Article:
What is an energy efficiency retrofit?

At its core, an energy efficiency retrofit of a building is the combination of three things:

1) Capital;

2) Engineering and technology; and

3) Real estate.

Capital is perhaps the simplest piece of the puzzle.  If you provide capital with a mechanism for deployment and repayment and enough certainty that a target return is possible with an acceptable amount of risk, capital will flow.  This does not mean that the market has yet agreed on the appropriate mechanism for capital deployment.  For example, private building owners are often resistant to traditional Energy Service Companies (ESCOs) and their approaches (we will explore this in more detail in the future).  Traditional lenders and providers of debt have difficulty finding the required level of security in privately-owned buildings to lend against energy efficiency savings.  Solving the problem of how to introduce capital to fund building retrofits will require the emergence of new funding models, but that will happen with time and continued focus. The key take-away is that, at a high-level, capital has relatively few requirements – a risk-adjusted return and a mechanism for deployment.  Our blog will continue to explore both of these requirements in future posts and also describe the various people and organizations working toward getting capital to flow.

The engineering and technology piece is not easy, per se, but it is achievable.  There are many great building engineers across the country that have spent decades focused on running and operating buildings.  More broadly, the various technology providers and engineering firms have a great grasp on how to upgrade, install, and operate new technology.  Most of the time this can be quite simple – swapping in more efficient light bulbs or a new chiller will by definition lower energy consumption.  No one would claim building a new building is easy, but we still have lots of buildings; e.g. retrofits are not trivial, but they’re solvable problems through engineering and existing (and constantly improving) building technologies.    New technology development will further enhance the potential benefits of retrofits, and the deployment of existing advanced technology will help to pull forward adoption of future cutting edge innovations.  At scale, the supply of building engineers could become a constraint, but we are far from this inflection point currently.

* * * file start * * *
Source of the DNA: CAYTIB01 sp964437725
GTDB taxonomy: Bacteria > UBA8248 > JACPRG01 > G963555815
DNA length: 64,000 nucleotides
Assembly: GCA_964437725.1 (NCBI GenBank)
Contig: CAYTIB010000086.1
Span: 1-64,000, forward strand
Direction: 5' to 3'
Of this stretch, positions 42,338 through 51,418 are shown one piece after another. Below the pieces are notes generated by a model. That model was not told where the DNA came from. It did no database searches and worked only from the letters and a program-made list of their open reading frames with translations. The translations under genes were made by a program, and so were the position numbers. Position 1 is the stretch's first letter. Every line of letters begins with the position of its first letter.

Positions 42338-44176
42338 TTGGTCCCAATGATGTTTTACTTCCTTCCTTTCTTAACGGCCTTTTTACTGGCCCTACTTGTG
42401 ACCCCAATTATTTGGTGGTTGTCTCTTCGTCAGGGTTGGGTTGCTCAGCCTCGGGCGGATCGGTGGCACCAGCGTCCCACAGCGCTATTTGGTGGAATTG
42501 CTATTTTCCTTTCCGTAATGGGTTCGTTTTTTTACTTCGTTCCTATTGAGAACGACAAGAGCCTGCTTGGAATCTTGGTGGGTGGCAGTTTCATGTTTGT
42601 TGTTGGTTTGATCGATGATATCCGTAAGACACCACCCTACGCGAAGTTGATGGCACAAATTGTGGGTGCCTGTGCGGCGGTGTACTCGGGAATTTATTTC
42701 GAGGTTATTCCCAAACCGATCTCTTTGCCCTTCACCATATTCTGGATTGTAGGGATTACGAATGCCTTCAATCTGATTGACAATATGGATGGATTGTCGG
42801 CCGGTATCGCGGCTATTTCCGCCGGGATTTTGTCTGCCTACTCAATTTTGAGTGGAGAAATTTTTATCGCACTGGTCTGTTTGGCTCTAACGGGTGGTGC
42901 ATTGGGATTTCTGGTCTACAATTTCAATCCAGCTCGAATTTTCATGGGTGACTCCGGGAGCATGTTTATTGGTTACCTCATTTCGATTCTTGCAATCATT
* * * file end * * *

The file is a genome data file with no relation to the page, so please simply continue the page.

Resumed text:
The real gating component is real estate, but we need to be careful not to immediately think that the real estate industry is the reason that retrofits in privately-owned buildings are not occurring at scale.  However, without real estate, structurally, there is no retrofit project.  By definition, a retrofit must be “of a building.”  Therefore, retrofits must be useful to real estate owners and operators, ON THEIR TERMS.  Energy efficiency is usually pitched as a financial or technological innovation, rather than a value-added service for real estate in real estate language.  This is a problem.

As will be explored elsewhere on Financing Efficiency, we believe this is the key issue facing the energy efficiency industry.  Building owners are, for the most part, responding rationally to the business and economic drivers facing them today.  They are also responding to the various options and business models being presented to them today.  The split incentive is real.  Banks are not easily able to lend against the special purpose entity LLCs that own commercial real estate for pure energy efficiency projects.  Even if they could, it’s unlikely that many privately-owned buildings could accept additional debt – as many are either at, or near, total debt capacity or must receive permission from first mortgage holders to take on additional debt.  It is not yet clear from the available building sales data that a premium can be universally charged for energy efficient real estate.  Energy is generally a small component of total building operating expenses.  Energy efficiency falls to death by a thousand cuts, and for the most part, we can sympathize with building owners.

The energy efficiency industry needs to do a better job of knowing its customer and selling to them.  Without ‘real estate native’ language and understanding of the financial drivers of building owners, it will be difficult to address the underlying problems and circumstances of the real estate industry in order to drive retrofits.   Fortunately, this problem is imminently solvable.  Henry Ford’s customers didn’t know they needed a horseless carriage, but once the value proposition was clear, the market grew rapidly.  Energy efficiency is not far from a tipping point, but we must overcome some of these final sticky barriers before building energy efficiency can truly scale.

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2 Responses to What is an energy efficiency retrofit?

  1. Pingback: The future of the retrofit business « Financing Efficiency

  2. Pingback: The $20 bill on the sidewalk « Financing Efficiency

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